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How do I know if a library method/function exists?

I was going through a lesson on matplotlib. One of the instructions was to convert the values to datetime type.

Before reading the instructions, I wouldn’t have known that pd.to_datetime() existed. I probably would have done a loop to convert it.

So it got me wondering, how does one even begin to know that the function/method exists?

Great question. There are different ways that can help you out -

  • You learn about them through such courses, especially if you are a beginner
  • You read someone else’s code (like through tutorials, blog posts, StackOverflow questions etc)
  • You simply google for it (like “convert to datetime in pandas”). This could also lead you to the 2nd point above.
  • You read the documentation (or at least take quick glances at it).
  • You look up cheatsheets for a library online. Usually, those are created by other, more experienced people and contain commonly used methods/functions.

It’s difficult, but also try to create a habit of questioning your code from time to time and asking if there could be a different or better way to do something. If you are working with a library, then there likely is a better way and you can try to find it then.

1 Like

Something I like to do a lot is to inspect dir(obj) for given objects obj.

>>> import pandas as pd
>>> dir(pd)
['BooleanDtype', 'Categorical', 'CategoricalDtype', 'CategoricalIndex', 'DataFrame', 'DateOffset', 'DatetimeIndex', 'DatetimeTZDtype', 'ExcelFile', 'ExcelWriter', 'Flags', 'Float32Dtype', 'Float64Dtype', 'Float64Index', 'Grouper', 'HDFStore', 'Index', 'IndexSlice', 'Int16Dtype', 'Int32Dtype', 'Int64Dtype', 'Int64Index', 'Int8Dtype', 'Interval', 'IntervalDtype', 'IntervalIndex', 'MultiIndex', 'NA', 'NaT', 'NamedAgg', 'Period', 'PeriodDtype', 'PeriodIndex', 'RangeIndex', 'Series', 'SparseDtype', 'StringDtype', 'Timedelta', 'TimedeltaIndex', 'Timestamp', 'UInt16Dtype', 'UInt32Dtype', 'UInt64Dtype', 'UInt64Index', 'UInt8Dtype', '__builtins__', '__cached__', '__doc__', '__docformat__', '__file__', '__getattr__', '__git_version__', '__loader__', '__name__', '__package__', '__path__', '__spec__', '__version__', '_config', '_hashtable', '_is_numpy_dev', '_lib', '_libs', '_np_version_under1p17', '_np_version_under1p18', '_testing', '_tslib', '_typing', '_version', 'api', 'array', 'arrays', 'bdate_range', 'compat', 'concat', 'core', 'crosstab', 'cut', 'date_range', 'describe_option', 'errors', 'eval', 'factorize', 'get_dummies', 'get_option', 'infer_freq', 'interval_range', 'io', 'isna', 'isnull', 'json_normalize', 'lreshape', 'melt', 'merge', 'merge_asof', 'merge_ordered', 'notna', 'notnull', 'offsets', 'option_context', 'options', 'pandas', 'period_range', 'pivot', 'pivot_table', 'plotting', 'qcut', 'read_clipboard', 'read_csv', 'read_excel', 'read_feather', 'read_fwf', 'read_gbq', 'read_hdf', 'read_html', 'read_json', 'read_orc', 'read_parquet', 'read_pickle', 'read_sas', 'read_spss', 'read_sql', 'read_sql_query', 'read_sql_table', 'read_stata', 'read_table', 'reset_option', 'set_eng_float_format', 'set_option', 'show_versions', 'test', 'testing', 'timedelta_range', 'to_datetime', 'to_numeric', 'to_pickle', 'to_timedelta', 'tseries', 'unique', 'util', 'value_counts', 'wide_to_long']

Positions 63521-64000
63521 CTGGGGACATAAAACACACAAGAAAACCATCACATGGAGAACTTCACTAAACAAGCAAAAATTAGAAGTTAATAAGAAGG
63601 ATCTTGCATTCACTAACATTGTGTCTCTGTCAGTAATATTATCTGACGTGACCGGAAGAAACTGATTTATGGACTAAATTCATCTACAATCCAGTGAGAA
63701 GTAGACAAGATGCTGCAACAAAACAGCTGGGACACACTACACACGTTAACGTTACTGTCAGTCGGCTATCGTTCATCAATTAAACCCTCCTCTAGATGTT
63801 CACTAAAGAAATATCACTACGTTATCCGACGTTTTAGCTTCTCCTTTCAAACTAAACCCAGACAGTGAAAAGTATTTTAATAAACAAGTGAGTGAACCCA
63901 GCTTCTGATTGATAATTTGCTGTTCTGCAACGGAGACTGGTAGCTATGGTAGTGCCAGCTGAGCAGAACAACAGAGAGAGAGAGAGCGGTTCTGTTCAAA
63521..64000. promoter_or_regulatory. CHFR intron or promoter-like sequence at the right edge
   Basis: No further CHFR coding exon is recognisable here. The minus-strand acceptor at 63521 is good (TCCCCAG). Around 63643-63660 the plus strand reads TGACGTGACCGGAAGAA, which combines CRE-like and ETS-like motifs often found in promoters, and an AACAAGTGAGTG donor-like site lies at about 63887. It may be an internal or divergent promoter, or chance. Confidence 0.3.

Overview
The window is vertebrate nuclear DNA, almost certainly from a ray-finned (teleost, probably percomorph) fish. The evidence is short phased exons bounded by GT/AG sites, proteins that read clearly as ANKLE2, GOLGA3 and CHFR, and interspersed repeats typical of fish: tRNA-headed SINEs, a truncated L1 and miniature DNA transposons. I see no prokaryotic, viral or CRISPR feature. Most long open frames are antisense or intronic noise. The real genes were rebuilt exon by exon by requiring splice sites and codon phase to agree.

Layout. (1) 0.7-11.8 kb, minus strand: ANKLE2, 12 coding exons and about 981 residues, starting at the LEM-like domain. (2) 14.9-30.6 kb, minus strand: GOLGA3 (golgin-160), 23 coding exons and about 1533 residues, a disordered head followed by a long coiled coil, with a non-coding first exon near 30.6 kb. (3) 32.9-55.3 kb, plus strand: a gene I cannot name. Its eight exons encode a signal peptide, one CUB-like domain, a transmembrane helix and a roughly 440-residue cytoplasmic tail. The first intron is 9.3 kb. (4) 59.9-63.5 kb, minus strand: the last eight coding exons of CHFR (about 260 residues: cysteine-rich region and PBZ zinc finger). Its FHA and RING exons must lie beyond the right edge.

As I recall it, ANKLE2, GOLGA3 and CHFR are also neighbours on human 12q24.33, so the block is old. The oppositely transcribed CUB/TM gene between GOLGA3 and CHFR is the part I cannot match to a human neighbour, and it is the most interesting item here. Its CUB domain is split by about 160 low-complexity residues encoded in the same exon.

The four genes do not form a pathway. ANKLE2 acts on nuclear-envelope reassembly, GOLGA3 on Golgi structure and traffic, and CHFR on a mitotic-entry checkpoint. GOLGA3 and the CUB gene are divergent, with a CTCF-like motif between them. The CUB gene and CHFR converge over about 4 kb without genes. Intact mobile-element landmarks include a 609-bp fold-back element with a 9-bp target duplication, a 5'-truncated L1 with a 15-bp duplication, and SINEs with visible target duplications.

Then I skim through the results and look for something that seems to relate to my needs or just inspect anything that catches my eye. For instance, just now I learned that pandas.read_clipboard is a thing.

So I inspect this particular object with help(pd.read_clipboard), which displays the following.

Help on function read_clipboard in module pandas.io.clipboards:

read_clipboard(sep='\\s+', **kwargs)
    Read text from clipboard and pass to read_csv.
    
    Parameters
    ----------
    sep : str, default '\s+'
        A string or regex delimiter. The default of '\s+' denotes
        one or more whitespace characters.
    
    **kwargs
        See read_csv for the full argument list.
    
    Returns
    -------
    DataFrame
        A parsed DataFrame object.

Pretty cool, it will probably come in handy sometimes.

2 Likes

Thanks! This is a really good idea!

DQ can consider including this in one of the lessons (or maybe I haven’t got there yet).

While the DQ courses teaches us how to fish. I think this takes it a step further, it teaches us how to make a fishing rod.

1 Like